In light of the Russia-Ukraine standoff in the Kerch Strait, James Stavridis, a retired US Navy Admiral and former military commander of NATO, penned an article for Time to call on President Donald Trump to ‘strongly affirm’ US support for Kiev ‘in every dimension, including providing them with capable defensive armament’.
‘Most of all, the President ought to make the point that it is in no one’s interest to stumble backward into a full-blown Cold War, let alone have an actual war inside Ukraine. Perhaps by appealing to Putin’s pragmatic side, we can defuse this crisis before it spirals into something we cannot control’, he wrote.
Stavridis claims that Russia needed to ensure communications between the mainland and the peninsula, which implies establishing control of the Kerch Strait located between the Black Sea and the Sea of Azov.
The former NATO commander noted that President Trump planned to hold a meeting with his Russian counterpart, Vladimir Putin, on the side-lines of this week’s G20 summit:
‘For the Trump Administration, though, this will be another testing point in its notably odd relationship with Russia…’ he wrote, at the same citing ‘a strong stand’ that Secretary of Defence Jim Mattis and National Security Adviser John Bolton had taken against what he called ‘Russian bad behaviour’.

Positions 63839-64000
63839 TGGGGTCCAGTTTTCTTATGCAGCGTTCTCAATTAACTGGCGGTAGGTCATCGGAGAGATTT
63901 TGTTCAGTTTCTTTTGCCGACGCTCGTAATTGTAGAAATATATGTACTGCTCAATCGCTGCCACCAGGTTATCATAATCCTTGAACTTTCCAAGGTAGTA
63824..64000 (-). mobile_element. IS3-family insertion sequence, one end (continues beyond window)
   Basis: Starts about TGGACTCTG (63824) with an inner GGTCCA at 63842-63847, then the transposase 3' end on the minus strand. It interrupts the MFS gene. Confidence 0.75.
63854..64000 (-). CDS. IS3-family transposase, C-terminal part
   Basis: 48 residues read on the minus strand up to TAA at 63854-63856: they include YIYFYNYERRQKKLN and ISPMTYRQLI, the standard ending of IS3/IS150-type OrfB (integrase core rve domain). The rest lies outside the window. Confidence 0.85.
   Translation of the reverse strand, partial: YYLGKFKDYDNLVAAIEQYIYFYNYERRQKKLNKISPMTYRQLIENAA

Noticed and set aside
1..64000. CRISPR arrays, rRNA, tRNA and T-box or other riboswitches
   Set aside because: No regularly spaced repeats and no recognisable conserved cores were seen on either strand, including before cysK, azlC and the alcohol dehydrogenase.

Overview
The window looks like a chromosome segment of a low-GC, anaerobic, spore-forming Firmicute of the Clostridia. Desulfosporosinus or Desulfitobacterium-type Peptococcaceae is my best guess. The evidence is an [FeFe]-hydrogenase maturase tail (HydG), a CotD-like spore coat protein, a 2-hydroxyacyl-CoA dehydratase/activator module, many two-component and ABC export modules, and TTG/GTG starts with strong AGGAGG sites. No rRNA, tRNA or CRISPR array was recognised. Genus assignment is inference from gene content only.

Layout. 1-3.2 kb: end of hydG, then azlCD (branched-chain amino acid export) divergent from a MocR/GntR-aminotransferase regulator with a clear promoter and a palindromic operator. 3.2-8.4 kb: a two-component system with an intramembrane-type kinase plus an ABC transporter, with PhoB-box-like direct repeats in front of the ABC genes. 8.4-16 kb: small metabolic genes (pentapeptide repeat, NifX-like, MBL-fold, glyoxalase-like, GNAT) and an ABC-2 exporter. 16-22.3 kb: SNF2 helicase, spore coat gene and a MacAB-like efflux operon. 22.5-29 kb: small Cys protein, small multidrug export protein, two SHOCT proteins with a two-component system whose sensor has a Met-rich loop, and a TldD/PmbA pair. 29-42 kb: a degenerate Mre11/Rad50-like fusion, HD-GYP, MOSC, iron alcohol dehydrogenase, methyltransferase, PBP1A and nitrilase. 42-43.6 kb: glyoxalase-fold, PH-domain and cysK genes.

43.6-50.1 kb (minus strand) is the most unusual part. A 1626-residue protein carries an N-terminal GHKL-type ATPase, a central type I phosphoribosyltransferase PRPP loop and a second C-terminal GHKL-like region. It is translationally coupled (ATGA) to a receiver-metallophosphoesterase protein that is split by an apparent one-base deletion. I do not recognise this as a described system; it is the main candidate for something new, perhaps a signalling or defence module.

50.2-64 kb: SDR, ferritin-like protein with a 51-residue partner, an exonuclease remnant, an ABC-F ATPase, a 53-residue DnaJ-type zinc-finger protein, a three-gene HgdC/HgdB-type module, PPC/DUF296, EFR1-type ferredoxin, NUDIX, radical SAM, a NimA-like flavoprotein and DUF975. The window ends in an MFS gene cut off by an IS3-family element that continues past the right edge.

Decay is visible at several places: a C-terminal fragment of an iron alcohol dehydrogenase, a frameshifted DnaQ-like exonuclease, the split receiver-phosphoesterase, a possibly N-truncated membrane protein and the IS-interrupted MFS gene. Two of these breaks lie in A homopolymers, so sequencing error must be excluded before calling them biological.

Stavridis further wrote that while the US has ‘correctly’ pushed for sanctions following Crimea’s reunification with Russia, President Trump has much to catch up on, and the upcoming meeting with Putin lays grounds to reassess his stance.
The retired admiral went on to accuse Russia of violating international law in its relations with Ukraine, claiming that sanctions will remain in effect until Moscow ‘modifies its stance’:
‘The President must show zero daylight between the US and our NATO and European allies on this issue, or Putin will exploit the seams to continue toward achieving his ultimate strategic goal of unraveling the trans-Atlantic alliance’, Stavridis penned.
Earlier in the day, President Trump said that he might call off his envisaged meeting with Vladimir Putin at the G20 summit in Argentina in wake of the naval incident in the Kerch Strait.
The ships ignored Russia’s demands to leave the area and proceeded to make ‘dangerous manoeuvres’, thus prompting the Russian side to open fire and eventually seize the ships.
Moscow has described the incident as a provocation in violation of Articles 19 and 21 of the United Nations Convention on the Law of the Sea and pledged to suppress any attempts to challenge its territorial integrity and sovereignty.